The plan is to offer synthetic flowers to Rizal, sing a happy birthday song and start the backward march. We were stopped by the Luneta Park police and asked us if we have permit to perform and shoot. We told them that we were permitted by the Rizal family (headed by Ms. Liza Bayot a direct descendant from the Saturnina line). The guards insisted that we don’t have legal permits and we also insisted that we’ll just offer flowers to Rizal as encouraged by the park. Heated conversation followed until our prod manager Tara asked the assistance of our police entourage (yes, we had a police entourage courtesy of Rizal family). The guards were intimidated and the crazy bunch advanced to the statue with their police and media entourage. Upon approaching the monument, an eerie sense of wonder, almost ethereal, etheric, almost holy,  came to me. We were inches close to the National Hero. We were singing the Happy Birthday song. This weird bunch of wonderful beautiful god-knows-what-f- they’re-doing creatures paid respect to the national hero. I was softly screaming, a little louder than the rain, ‘Shet! Nagawa natin! Nagana natin.’

The Ensemble then started the reverse walk. During the 30-min procession, I ran towards Bec, the reporter in charge of the coverage and told her about that eerie feeling of wonder, that epiphany that I had at he park. It wasn’t just really about re-imagining, re-creating, re-interpreting Rizal and his images, It wasn’t just about adapting Rizal for the present time, audiences and for the future. The whole event, the whole happening, the whole act is just simply about creating possibilities, showing possibilities and moving possibilities. No rationale will be released but the interaction and even the coverage, no matter how it will be framed, is a testament of something different, deviant for some, relevantly irrelevant for plenty. The image of this ‘unusual’ bunch doing their ritual with the national hero is unimaginable until it done, performed, acted upon by this ‘unusual’ bunch. If the relevance of Rizal’s birth and life is about creating, showing, and moving possibilities, then we were able to honor him the best way we can.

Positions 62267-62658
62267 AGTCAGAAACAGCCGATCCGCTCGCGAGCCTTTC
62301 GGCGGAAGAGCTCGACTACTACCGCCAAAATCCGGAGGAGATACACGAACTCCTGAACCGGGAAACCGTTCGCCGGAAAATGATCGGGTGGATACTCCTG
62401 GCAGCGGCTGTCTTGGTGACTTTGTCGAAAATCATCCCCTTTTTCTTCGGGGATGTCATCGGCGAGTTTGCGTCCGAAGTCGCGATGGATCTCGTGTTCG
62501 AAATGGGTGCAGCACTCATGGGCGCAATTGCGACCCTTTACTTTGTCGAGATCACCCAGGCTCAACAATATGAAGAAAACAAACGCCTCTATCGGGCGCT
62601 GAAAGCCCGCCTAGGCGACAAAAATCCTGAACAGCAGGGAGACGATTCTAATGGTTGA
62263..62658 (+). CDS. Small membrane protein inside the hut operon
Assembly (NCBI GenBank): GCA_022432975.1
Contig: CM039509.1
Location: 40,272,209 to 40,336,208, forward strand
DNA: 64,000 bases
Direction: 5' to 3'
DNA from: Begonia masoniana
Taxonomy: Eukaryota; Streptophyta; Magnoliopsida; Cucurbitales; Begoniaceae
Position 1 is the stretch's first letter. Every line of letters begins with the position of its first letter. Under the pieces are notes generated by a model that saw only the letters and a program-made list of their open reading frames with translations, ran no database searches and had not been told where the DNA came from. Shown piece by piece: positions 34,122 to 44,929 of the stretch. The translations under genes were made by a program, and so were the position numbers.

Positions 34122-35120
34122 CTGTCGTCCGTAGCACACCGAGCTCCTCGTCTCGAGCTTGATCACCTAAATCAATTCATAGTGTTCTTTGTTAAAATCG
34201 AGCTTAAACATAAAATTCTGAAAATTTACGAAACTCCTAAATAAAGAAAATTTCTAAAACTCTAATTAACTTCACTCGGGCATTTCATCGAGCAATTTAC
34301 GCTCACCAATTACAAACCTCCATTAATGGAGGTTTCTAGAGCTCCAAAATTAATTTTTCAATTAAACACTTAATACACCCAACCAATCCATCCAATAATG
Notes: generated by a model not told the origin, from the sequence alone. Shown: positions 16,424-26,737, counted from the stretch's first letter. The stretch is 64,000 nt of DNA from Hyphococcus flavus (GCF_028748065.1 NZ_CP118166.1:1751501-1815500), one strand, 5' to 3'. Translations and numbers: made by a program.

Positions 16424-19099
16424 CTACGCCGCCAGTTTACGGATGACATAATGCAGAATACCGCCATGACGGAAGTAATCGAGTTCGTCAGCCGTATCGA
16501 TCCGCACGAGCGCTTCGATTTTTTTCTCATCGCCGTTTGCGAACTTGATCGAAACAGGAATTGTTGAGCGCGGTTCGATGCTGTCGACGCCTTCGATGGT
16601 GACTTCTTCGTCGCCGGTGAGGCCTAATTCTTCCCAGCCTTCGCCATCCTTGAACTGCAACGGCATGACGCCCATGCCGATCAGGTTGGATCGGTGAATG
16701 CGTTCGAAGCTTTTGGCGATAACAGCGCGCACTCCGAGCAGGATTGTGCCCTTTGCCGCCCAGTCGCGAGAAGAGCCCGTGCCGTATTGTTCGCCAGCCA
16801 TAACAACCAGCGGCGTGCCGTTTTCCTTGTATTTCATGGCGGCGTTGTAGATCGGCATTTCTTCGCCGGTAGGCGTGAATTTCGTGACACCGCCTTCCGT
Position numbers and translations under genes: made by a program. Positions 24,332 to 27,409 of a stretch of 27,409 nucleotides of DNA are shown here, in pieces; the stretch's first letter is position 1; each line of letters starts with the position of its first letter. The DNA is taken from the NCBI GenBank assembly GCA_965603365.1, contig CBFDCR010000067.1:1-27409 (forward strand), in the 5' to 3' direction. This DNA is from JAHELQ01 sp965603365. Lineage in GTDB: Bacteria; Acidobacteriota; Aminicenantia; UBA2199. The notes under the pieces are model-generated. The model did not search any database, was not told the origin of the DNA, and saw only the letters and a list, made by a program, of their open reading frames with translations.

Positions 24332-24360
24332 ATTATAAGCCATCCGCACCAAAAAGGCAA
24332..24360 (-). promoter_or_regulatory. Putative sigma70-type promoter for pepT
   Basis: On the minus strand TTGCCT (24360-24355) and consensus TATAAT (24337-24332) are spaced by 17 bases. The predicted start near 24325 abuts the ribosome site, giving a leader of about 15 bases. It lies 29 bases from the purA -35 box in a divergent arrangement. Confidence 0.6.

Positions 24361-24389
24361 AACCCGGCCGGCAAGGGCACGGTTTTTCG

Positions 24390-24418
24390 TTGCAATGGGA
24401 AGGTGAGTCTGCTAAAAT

We can start simply with that: to create, show and move possibilities to jump start more possibilities for audiences in different communities. The act is for that young boy in the province watching tv with his imagination taking flight. It is for that unknown, unseen, unnamed to know that it is possible, there are things that are just possible, one just need to act upon it.

This is where we intend to bring the theater and we had just started.

To more soft and not so soft screams! To sense of wonder! To powerful and meaningful interactions! To more crazy and unusual bunch of players. To boundless borderless possibilities! To feeling and sensing and moving. To life, dynamic! Join us.

2012. Sipat Lawin Ensemble. Posible.

*raw file habang naglo-load ang video ng Rizal +150 sa Fb at dahil nais kong ibahagi sa ating lahat na naniniwala sa kakayahang lumikha, magkakasama. edit ko ‘to bukas. 🙂

-JK Anicoche

Season Apocalypse

Apocalypse (Greek: ἀποκάλυψις apokálypsis; “lifting of the veil” or “revelation”) is a disclosure of something hidden from the majority of mankind in an era dominated by falsehood and misconception, i.e. the veil to be lifted. *wikipedia

One must end so one may begin. Let’s get together.

Convergence. Emergence. Irreverence.

This 2012, Sipat Lawin Ensemble (SLE) launches SEASON APOCALYPSE, of beginnings and endings featuring the return of nuclear-phenomenal BATTALIA ROYALE in September and the 1st FRINGE/ CRINGE MANILA DEVISED-WORKS FESTIVAL in November with new works from emerging artists from different performance media.

Sipat Lawin inter-active classics: HARING +UBU-L, PRAGRES, IMPERIO ANIMALIA are back and now packed to go on tour on backpacks with Sipat on Wings Nationwide Performance Tour.

SLE fires 2 quarterly open platforms for collaborative new works: STRANGE PILGRIMS (Beer+ Opera + Music+ Contemporary Dance+ Film + Theatre + Art + Hybrid works) in bars and living rooms; and the newly-launched BOOK-ON-THE-SPOT CHILDREN’S WORKS PLATFORM at the Museo Pambata.

Theater-in-a-backpack Workshop Series plants new seeds for new breeds of theater practitioners around the country.

Relevant new works. Massive new platforms developing new communities, new audiences. SLE is shifting consciousness brewing performances as community functions and community functions as performances.

Engagement. Proximity. Coverage.

Fire. Shoot. Aim.

Rebellions and revelations. Sipat Lawin Ensemble: Season Apocalypse.

Endings ∞ Beginnings.